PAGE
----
Police are trying to track down the organisers of an illegal rave near Bath.
- READ MORE: NME Investigates — the rise of illegal raves
The event, which was attended by more than 3000 people and could be heard five-miles away, was held on a disused airfield on Saturday evening (July 18).
Avon and Somerset Police were not able to safely intervene to halt the illegal rave but called in additional officers to help break up the gathering on Sunday morning.
Speaking about the incident, Chief Superintendent Ian Wylie said: “We’re sorry for the disruption caused to so many residents. It’s frustrating that we are having to pull officers away from our 999 response to deal with the selfish actions of the organisers of this event and those attending it.
“They knew full well the disruption this would cause and the ongoing risk to public health of large gatherings due to Covid-19. We brought officers in from their rest days and called on support from neighbouring forces to close down this event.”
Wylie added that police had managed to stop another rave earlier on Saturday in Frome, with officers suspecting that the event may have been organised by the same people. It is thought that the organisers had a number of possible sites for the illegal event in order to dupe the police.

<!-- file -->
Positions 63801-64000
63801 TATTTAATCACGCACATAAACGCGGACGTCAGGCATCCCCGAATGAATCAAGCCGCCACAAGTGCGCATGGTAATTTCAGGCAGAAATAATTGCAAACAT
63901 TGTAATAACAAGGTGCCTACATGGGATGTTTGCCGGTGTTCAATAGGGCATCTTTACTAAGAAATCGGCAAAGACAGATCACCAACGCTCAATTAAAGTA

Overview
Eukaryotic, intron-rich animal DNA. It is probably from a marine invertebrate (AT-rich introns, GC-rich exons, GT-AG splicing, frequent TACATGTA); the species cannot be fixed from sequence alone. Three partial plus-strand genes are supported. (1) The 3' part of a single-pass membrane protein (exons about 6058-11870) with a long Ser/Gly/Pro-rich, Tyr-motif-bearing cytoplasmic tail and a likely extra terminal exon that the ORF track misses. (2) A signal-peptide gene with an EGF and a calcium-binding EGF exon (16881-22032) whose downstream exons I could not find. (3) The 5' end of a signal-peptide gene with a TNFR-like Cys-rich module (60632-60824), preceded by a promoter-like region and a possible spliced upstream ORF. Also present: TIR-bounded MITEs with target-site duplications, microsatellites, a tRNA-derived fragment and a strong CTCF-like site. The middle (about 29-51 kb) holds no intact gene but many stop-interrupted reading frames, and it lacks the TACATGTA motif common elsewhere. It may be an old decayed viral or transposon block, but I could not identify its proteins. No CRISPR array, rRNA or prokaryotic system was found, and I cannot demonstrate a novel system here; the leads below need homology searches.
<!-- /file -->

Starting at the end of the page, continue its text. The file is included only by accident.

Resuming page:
One arrest was made and sound equipment and vehicles were seized which police hoped would help them identify the organisers. They also launched an appeal asking people with any information to come forward.
With the summer festival and live music season effectively wiped out by the coronavirus outbreak, it’s now feared that many young people will turn to these illegal mass gatherings throughout the summer.
Speaking to The Guardian, Night Time Industries Association chief executive Mike Kill said “the youth of today want to be out and want to be engaged”.
“There are a lot of people out there who are socially starved at the moment. And that’s why these illegal raves are starting to pop up because [people] have been trapped inside four walls for a long time now,” he said. “I don’t think there is anyone in our industry who couldn’t see this coming.”
Kill added: “Without very clear timelines there’s a lot of people looking at creating their own opportunities, socially, and putting on raves – almost like the 80s, in some respects.”
Thousands of people attended two raves in Greater Manchester in June, during which a 20-year-old man died from a suspected overdose, a woman was raped and three people were stabbed.